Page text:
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"Terror" as troops open fire, loot shops in Conakry

Armed soldiers move to stop  protests in Conakry, Guinea, 2 February 2007. After three weeks of demonstrations, in which security forces killed more than 40  protesters , Guinea's President Lansana Conté agreed to sign over some of his authority to an as
Armed soldiers move to stop demonstrations in Conakry, the capital of Guinea,2 February 2007 (Maséco Condé/IRIN)

Guinean soldiers have been looting shops, breaking into homes and firing indiscriminately at people who ventured onto the streets of the capital Conakry, residents say, one day after scores were killed and hundreds injured in a military crackdown on a demonstration on 28 September.

“They are going around sowing terror,” Lamine*, a resident of the Cosa neighbourhood, told IRIN. “This is clearly their intention – to terrorize the people.”

He said he saw two young men shot dead when soldiers opened fire in Cosa on 29 September. The streets of Conakry were mostly deserted except for groups of police and military, residents said.

Several residents of Conakry told IRIN they saw soldiers breaking into shops and forcing their way into homes, stealing money, mobile phones and other belongings.

Most people IRIN spoke with were holed up in their homes, not daring to go out. “We are hostages of this military,” one said. “There is absolutely nothing we can do.”

Following the violent military crackdown on a 28 September demonstration against the candidacy of junta leader Moussa Dadis Camara, in which an estimated 157 people were killed and more than 1,000 injured, Camara told the media some elements of the army were “out of control”.

On 29 September Camara called for two days of national mourning.

Shops closed

Shops, markets, banks and most petrol stations remained closed on 30 September. “People are just too afraid to open their businesses,” Lamine said.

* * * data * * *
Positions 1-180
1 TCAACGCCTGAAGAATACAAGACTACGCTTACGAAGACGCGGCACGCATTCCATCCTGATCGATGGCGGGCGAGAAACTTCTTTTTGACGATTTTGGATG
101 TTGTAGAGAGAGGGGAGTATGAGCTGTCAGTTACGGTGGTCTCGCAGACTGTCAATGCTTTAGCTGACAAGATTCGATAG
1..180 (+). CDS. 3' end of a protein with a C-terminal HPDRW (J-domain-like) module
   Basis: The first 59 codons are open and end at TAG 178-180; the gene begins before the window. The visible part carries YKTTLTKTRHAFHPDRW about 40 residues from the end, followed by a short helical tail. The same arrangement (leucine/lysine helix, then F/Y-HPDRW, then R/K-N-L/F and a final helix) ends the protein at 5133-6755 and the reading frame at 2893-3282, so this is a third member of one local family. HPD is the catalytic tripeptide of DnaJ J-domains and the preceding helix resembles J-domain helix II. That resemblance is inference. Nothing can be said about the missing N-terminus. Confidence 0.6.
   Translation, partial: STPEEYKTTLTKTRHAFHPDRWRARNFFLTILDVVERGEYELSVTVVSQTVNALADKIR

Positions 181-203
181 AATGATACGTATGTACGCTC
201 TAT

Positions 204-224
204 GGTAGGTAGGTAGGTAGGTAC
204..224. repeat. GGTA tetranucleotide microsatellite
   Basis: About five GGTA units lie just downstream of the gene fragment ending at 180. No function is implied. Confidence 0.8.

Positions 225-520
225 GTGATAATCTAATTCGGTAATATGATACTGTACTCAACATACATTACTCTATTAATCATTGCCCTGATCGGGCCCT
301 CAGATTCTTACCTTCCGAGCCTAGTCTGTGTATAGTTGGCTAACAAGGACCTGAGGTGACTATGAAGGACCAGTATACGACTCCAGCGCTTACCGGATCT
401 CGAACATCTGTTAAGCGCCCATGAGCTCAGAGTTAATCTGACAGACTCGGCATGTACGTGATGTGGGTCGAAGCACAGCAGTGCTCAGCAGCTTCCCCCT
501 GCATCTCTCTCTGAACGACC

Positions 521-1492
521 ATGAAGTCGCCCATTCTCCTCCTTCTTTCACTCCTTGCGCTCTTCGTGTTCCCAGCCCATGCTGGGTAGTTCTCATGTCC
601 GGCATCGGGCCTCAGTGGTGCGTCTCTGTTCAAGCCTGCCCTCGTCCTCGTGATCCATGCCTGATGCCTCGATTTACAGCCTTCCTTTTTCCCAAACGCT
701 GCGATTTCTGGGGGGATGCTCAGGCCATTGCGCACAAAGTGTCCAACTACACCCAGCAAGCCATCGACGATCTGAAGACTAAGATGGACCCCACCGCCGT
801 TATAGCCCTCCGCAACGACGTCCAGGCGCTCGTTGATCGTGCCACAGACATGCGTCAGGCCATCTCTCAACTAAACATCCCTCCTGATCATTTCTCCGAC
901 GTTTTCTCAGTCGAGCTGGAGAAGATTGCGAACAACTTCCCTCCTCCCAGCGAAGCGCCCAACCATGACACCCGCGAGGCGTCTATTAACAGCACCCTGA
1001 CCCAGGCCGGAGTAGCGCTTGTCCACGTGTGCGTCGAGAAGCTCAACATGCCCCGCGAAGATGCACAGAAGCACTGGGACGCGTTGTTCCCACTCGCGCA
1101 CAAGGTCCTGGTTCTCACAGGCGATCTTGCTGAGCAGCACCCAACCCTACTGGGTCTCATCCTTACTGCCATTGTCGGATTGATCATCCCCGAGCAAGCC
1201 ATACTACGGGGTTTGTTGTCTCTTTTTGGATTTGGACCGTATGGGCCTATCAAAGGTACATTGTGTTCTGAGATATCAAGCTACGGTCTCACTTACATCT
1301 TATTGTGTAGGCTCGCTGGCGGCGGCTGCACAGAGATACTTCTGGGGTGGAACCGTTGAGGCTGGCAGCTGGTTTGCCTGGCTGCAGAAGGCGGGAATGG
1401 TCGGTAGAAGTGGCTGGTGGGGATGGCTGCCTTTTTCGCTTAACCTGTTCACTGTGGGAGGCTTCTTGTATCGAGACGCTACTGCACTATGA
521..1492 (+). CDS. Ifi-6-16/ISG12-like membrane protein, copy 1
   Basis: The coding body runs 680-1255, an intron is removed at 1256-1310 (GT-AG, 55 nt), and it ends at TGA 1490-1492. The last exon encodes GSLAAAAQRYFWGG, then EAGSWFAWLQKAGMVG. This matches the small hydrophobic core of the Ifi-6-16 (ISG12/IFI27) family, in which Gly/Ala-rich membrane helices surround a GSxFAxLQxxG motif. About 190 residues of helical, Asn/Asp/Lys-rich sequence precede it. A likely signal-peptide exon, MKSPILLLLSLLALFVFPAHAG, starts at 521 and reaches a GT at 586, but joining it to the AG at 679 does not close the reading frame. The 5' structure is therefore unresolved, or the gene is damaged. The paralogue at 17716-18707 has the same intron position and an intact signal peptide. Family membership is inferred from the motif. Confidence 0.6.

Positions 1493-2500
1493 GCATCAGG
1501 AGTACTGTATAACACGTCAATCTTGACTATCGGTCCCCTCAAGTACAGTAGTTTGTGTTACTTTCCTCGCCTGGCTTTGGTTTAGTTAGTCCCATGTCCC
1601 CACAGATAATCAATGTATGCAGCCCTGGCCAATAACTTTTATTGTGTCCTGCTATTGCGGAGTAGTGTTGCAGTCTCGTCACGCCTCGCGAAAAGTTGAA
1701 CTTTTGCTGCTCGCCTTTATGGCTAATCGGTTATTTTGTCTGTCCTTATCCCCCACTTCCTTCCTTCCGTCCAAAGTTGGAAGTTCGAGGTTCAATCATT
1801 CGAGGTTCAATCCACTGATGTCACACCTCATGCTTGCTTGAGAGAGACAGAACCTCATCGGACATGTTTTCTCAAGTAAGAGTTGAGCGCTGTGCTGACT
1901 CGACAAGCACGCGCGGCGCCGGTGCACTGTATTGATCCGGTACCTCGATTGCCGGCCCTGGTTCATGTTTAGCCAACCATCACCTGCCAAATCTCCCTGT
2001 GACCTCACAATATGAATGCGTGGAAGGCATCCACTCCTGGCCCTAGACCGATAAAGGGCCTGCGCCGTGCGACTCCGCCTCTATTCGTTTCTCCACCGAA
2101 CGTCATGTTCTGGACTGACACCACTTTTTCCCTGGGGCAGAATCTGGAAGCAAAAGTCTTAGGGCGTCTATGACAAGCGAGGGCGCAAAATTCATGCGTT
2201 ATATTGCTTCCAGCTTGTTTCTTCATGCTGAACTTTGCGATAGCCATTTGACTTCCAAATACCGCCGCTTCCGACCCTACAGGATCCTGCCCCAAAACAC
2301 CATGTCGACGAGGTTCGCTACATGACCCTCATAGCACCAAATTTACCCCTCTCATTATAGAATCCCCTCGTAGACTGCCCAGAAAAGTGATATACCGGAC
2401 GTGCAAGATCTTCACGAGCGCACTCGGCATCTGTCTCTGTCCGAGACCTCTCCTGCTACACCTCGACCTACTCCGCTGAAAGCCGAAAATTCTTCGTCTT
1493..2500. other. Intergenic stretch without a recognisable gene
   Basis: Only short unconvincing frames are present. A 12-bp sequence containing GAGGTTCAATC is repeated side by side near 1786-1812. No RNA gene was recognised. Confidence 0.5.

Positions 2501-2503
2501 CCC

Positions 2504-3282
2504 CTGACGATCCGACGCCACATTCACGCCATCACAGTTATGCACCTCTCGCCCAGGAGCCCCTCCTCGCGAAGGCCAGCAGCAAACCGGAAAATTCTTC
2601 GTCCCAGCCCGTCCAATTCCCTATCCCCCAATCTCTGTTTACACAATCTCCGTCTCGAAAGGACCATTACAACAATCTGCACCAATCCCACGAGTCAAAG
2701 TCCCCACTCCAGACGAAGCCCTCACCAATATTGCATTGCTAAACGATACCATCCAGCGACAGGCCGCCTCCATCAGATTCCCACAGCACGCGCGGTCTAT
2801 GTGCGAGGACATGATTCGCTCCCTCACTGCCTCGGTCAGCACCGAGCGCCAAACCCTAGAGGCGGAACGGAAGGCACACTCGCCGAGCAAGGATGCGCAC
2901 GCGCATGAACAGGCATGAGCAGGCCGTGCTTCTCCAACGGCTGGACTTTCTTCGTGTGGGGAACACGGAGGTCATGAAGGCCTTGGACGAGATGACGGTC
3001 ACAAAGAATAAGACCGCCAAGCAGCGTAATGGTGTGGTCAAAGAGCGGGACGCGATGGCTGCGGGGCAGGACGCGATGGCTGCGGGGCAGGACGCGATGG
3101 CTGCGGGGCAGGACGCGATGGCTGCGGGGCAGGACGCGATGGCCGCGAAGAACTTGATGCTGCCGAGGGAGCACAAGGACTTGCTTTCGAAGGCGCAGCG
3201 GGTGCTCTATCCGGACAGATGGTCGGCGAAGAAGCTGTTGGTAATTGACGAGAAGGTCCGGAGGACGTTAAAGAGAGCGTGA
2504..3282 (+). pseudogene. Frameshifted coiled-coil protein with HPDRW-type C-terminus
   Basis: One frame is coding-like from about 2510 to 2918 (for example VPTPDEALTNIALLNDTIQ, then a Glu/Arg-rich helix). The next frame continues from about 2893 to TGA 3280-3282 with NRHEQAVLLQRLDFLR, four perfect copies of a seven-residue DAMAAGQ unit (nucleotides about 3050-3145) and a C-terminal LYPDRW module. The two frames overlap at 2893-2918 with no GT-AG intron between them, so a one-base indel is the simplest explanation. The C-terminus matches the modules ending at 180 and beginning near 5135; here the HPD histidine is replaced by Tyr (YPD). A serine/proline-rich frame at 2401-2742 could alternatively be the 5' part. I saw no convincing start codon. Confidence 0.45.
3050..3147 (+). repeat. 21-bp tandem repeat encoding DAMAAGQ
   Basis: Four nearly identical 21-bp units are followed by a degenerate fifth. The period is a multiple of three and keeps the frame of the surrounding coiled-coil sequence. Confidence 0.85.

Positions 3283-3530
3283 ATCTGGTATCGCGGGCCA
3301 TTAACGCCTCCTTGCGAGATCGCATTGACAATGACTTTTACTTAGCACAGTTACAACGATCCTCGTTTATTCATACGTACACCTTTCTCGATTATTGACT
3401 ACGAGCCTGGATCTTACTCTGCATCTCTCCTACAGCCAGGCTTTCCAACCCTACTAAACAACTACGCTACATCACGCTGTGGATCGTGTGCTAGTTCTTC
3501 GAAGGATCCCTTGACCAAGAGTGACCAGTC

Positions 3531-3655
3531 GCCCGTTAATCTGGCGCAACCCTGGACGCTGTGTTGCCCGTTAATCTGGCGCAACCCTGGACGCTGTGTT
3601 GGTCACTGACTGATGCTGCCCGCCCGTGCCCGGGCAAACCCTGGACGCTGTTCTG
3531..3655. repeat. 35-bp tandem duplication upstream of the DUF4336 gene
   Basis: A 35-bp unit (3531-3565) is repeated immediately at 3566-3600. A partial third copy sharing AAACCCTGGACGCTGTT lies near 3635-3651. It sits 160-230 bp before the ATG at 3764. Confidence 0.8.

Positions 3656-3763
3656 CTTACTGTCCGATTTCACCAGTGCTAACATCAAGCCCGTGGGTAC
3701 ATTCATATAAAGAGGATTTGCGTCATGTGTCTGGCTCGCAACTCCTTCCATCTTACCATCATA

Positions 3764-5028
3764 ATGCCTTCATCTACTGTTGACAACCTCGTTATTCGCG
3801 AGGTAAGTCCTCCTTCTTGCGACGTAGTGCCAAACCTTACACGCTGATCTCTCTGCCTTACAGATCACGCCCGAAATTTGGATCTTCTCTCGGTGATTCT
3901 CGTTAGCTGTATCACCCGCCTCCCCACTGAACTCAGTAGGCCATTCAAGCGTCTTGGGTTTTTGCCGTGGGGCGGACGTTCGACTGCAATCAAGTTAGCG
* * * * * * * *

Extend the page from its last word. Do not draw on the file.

In many cases, he said, men instead of women – who usually do the food shopping – went in search of condiments and whatever they could find for the daily meal.

Guineans are among the poorest people in the world and most do not have the means to buy food for more than one day at a time.

“If this continues we will see people going hungry,” Lamine told IRIN.

Petrol, usually about 4,500 Guinean francs (90 US cents) per litre, is being sold by youths on the street for 8,000-15,000 Gf, a local chauffeur told IRIN.

“Save us”

The international community has denounced the violent crackdown on the 28 September demonstration. The Economic Community of West African States (ECOWAS) commission said on 29 September it “strongly condemns” the repression.

“I do not want to hear the international community simply spouting words like ‘we condemn’,” Conakry youth Amadou* told IRIN. “They must act. They must do something. Save us.”

He said he wanted to see “a total embargo” imposed on Guinea and perpetrators of the violence brought to justice.

“If there is not an international arrest warrant put out on them they will kill all Guineans.”

On 29 September Guinean Interior and Political Affairs Minister Frédéric Kolié said in a statement that 57 people had lost their lives on 28 September – 53 due to asphyxiation in a stampede and “four by stray bullets”.

(* not real name)


This article was produced by IRIN News while it was part of the United Nations Office for the Coordination of Humanitarian Affairs. Please send queries on copyright or liability to the UN. For more information:

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